Getting ready for mediation
Posted on October 20, 2017 by Jeremy Frost
When considering mediation, we suggest there are some questions to ask yourself before committing to the process. We then look at the practicalities of preparation for a session.
The first thing you should ask yourself is this: “Do I actually want to resolve this case?”
This may sound like a strange question, but you should be clear about whether your end game is an actual resolution or is there something more deeply rooted within the dispute. For example, your primary driver might be achieving what you believe to be “justice”.
With this in mind, the question essentially is: will you be happy with a negotiated resolution?
Secondly, there is a question of economics. Once you take into account the cost of going to court – including court fees, solicitors’ fees and potentially being ordered to pay the other party’s costs if you lose – going to court may not be the best use of your money.
Even if you win, the time that the court process will take has a cost associated to it – your time taken away from other matters and the impact on cash flow. To put it simply: can you afford to go to court?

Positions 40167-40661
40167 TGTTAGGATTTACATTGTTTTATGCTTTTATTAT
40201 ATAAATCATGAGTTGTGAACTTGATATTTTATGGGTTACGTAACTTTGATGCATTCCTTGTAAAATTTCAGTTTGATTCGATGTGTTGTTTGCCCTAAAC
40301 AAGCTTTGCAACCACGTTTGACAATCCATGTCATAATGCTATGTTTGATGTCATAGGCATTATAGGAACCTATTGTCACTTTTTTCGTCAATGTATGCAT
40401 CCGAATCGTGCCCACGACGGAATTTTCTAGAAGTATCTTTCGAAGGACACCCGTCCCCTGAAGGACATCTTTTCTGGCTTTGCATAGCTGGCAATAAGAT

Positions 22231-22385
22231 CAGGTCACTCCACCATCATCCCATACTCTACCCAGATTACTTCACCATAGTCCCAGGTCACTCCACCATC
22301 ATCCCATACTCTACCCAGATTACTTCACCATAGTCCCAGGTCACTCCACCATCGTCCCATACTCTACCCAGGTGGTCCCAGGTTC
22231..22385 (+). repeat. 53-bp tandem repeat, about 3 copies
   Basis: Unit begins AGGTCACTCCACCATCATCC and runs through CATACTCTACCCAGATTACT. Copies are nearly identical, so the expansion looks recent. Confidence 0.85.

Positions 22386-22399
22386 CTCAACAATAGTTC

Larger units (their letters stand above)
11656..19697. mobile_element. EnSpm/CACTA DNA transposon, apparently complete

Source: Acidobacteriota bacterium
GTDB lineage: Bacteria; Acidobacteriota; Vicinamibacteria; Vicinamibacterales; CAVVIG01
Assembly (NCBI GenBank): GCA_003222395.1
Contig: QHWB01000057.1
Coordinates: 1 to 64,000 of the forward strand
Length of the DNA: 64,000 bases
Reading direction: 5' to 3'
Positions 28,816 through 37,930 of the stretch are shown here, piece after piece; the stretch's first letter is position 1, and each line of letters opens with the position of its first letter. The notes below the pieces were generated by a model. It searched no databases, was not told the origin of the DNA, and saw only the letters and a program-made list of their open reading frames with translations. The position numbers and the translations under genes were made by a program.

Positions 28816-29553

Strengths and weaknesses of your case
Thirdly; ask yourself where your strengths and weaknesses lie. Be aware of what your weaknesses are and of what you want out of mediation.
Remember, these will be the same discussions that the other side will be having so also think what they may be telling their lawyers.
Flexibility versus result
Then there is the question of flexibility versus result. All mediation relies on flexibility and compromise and, although it is not a good idea to be inflexible about mediation, think about the red lines you may have. Are there areas that are non-negotiable, no matter what?
Preparing your document
Once you have decided to go with mediation, the mediator will have asked you to prepare a one or two-page document. Unlike a court case, you don’t need all your papers and, if you have a lawyer, it is likely that he or she will take a briefing note.
You don't need to waste time with a blow-by-blow account of who did what and when. Mediation is not about attributing blame; it's about finding an agreement.
So, take your key documents, turn your phone off and have the key people there if possible and don't forget to keep your evening free in case the mediation carries on a little bit longer.